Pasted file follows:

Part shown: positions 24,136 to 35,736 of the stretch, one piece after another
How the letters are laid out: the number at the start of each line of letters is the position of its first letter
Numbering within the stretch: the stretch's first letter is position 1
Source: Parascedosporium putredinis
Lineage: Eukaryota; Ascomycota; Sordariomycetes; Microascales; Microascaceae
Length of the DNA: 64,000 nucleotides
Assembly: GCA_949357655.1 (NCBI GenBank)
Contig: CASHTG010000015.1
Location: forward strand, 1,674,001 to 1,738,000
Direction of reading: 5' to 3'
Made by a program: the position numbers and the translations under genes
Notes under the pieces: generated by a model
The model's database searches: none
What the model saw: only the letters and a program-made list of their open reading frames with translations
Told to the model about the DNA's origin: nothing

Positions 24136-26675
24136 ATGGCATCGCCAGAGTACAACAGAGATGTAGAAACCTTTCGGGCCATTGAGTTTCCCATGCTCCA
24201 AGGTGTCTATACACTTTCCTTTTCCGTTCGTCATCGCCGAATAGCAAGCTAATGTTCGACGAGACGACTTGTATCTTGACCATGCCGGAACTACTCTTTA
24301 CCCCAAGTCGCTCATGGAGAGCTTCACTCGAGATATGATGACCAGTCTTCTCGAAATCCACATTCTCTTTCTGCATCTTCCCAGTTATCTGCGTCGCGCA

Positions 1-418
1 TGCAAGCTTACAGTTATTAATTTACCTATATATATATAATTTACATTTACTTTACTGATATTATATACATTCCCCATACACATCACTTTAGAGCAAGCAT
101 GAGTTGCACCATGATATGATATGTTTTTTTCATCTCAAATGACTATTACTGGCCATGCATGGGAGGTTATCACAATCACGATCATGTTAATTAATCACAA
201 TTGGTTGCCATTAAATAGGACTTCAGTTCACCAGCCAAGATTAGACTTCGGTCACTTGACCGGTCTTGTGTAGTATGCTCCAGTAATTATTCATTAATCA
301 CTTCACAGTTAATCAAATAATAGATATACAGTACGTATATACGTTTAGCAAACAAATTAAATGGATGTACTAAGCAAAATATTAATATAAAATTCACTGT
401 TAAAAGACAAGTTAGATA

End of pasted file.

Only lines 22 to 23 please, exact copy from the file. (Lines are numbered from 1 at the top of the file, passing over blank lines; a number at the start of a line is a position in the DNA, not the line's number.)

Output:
101 GAGTTGCACCATGATATGATATGTTTTTTTCATCTCAAATGACTATTACTGGCCATGCATGGGAGGTTATCACAATCACGATCATGTTAATTAATCACAA
201 TTGGTTGCCATTAAATAGGACTTCAGTTCACCAGCCAAGATTAGACTTCGGTCACTTGACCGGTCTTGTGTAGTATGCTCCAGTAATTATTCATTAATCA